WASHINGTON, Oct. 22, 2014 – Critics say the U.S. is writing off a valuable market with its continued enforcement of a half-century old trade embargo against Cuba.
The embargo dates from the early 1960s, after Fidel Castro overthrew the dictator Fulgencio Batista and established his Communist regime. It was eased in the year 2000 to allow for limited trade in agricultural products and medicine, but only on a cash basis. And that commerce, which peaked in 2007, has dropped considerably in recent years, as countries such as Brazil, Argentina and Canada took advantage of those limitations to increase their market share.
“It’s a shame, really,” said Devry Boughner Vorwerk, vice president of corporate affairs for Cargill, who noted that Cuba, an island the size of Tennessee, has 11 million consumers and sits just 90 miles off the coast of Florida. “We could be doing so much more.”
Even on a cash transaction basis, U.S. food and agricultural exports, mostly corn and soybeans, went from $7 million in 2000 to more than $700 million in 2008, before dropping to about half that figure last year.
One organization seeking to reverse that trend is the Illinois Cuba Working Group, which includes officials from Cargill, the Illinois Soybean Growers, Chicago Foods International, Huron Commodities, Illinois Farm Bureau and Koch Foods.
Paul Johnson, the group’s president, said he thinks attitudes toward Cuba and the embargo are softening but he cautioned that it may still take years before trade is normalized.
Indeed, in a poll conducted for the Atlantic Council in January, 56 percent of respondents said they favored changing U.S.-Cuba policy, increasing to 63 percent among residents of Florida – the home of the country’s largest Cuban-American population -- and 62 percent among Latinos. The poll also indicated that a large majority of Americans, 61 percent, would like to see the State Department lift its designation of Cuba as a sponsor of state terrorism. The designation -- shared with Iraq, Syria and Sudan – further restricts financial engagement and penalizes people and countries engaging in certain trade with those countries. The survey included a randomly selected sample of 1,024 U.S. adults and was buttressed by additional results from interviews with 617 Florida residents and 525 Latinos.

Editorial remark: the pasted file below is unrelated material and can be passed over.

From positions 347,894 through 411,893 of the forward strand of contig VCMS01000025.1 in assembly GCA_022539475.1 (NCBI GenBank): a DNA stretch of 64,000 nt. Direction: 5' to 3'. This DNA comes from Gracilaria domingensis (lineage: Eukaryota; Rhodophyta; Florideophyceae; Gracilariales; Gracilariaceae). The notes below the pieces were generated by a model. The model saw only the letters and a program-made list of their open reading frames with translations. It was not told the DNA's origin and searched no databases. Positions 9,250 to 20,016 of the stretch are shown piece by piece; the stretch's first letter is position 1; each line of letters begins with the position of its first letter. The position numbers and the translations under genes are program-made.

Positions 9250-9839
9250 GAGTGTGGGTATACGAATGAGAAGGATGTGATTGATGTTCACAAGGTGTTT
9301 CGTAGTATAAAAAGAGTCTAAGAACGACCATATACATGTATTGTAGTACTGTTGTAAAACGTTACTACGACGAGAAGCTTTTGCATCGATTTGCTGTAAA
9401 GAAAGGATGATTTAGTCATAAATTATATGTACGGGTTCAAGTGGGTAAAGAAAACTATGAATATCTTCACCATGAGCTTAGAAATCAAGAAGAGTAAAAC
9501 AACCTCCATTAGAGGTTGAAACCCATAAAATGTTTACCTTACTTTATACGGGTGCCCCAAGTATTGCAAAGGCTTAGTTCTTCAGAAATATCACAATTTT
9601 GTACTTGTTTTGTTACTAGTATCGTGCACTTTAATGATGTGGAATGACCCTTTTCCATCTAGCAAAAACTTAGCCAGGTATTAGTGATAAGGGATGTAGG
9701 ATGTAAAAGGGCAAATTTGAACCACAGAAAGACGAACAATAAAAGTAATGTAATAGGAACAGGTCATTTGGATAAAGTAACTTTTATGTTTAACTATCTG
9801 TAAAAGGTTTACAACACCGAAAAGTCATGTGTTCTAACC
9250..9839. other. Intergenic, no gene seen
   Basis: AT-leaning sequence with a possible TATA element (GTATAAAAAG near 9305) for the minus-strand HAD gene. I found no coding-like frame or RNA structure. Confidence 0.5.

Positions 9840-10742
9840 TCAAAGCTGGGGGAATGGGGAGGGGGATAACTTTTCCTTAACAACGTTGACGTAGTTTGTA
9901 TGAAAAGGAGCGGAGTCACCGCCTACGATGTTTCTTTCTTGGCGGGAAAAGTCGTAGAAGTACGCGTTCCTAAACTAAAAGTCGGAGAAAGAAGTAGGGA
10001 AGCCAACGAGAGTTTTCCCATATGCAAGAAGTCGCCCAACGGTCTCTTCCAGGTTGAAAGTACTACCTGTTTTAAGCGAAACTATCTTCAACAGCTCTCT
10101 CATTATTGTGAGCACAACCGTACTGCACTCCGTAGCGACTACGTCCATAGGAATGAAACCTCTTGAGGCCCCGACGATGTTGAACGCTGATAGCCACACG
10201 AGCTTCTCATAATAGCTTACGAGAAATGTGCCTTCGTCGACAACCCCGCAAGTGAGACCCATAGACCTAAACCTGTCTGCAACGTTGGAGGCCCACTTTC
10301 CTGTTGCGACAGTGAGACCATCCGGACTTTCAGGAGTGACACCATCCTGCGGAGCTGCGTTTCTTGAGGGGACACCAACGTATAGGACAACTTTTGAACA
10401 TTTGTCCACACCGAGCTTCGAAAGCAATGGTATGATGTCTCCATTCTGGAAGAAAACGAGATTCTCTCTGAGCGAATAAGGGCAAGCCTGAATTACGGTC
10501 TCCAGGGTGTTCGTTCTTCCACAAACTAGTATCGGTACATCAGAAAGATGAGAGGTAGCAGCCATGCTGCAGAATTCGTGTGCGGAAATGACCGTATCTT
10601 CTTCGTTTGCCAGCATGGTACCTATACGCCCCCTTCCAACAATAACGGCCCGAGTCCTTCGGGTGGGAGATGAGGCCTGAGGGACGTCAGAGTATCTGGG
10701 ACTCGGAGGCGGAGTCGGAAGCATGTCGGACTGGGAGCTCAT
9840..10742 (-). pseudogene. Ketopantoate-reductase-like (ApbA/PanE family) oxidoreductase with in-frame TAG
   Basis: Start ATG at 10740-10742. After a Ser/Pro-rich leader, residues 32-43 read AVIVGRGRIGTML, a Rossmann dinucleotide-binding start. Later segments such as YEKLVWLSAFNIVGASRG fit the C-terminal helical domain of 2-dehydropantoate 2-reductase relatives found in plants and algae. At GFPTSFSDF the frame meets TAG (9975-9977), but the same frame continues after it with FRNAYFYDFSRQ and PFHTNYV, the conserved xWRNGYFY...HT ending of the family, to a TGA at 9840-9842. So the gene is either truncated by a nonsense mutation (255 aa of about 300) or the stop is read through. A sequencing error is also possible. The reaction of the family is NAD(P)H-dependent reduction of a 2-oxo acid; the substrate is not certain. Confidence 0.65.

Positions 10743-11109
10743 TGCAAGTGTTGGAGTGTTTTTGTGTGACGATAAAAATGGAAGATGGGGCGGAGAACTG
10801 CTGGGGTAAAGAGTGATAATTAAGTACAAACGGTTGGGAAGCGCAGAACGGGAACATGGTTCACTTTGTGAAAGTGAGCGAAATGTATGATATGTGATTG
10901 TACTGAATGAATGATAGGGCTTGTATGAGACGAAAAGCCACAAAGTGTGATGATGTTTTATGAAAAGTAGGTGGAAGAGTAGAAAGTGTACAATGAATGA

Johnson, who runs his own exporting company to Cuba, said it was obvious that “space for negotiations is opening up,” but he acknowledged that “old habits die hard,” especially on Capitol Hill where he said he’s trying to make progress in small steps.
The group’s immediate priorities, as contained in a letter to Congress in September, are to establish an agricultural trade office in Cuba, to allow U.S. export promotion and assistance to U.S. agricultural commodities going to Cuba, and to allow U.S. food companies the ability to negotiate terms with Cuba. The group said that all of these goals can be achieved by amending a law passed in 2000 called the Trade Sanctions Reform and Export Enhancement Act.
“We don’t have to reinvent the wheel,” Johnson said in an interview. “We just have to expand the law that’s already in place. If we improve trade relations we build confidence between both countries and allow both sides to tackle more complicated issues.”
Many still feel, however, that some of those “more complicated issues,” including human rights, may have to be tackled first.
In an editorial on Monday, the Washington Post referred to the mysterious death of democracy exponent Oswaldo Paya in a car wreck in Cuba two years ago and noted that Fidel Castro, now in retirement, had recently labeled as “slanderous” assertions that the Cuban government had yet to explain the death.
“A concession such as ending the trade embargo should not be exchanged for nothing,” the Post wrote. “It should be made when Cuba grants genuine freedom to its people, the goal cherished by Mr. Paya.
For more news, go to www.agri-pulse.com.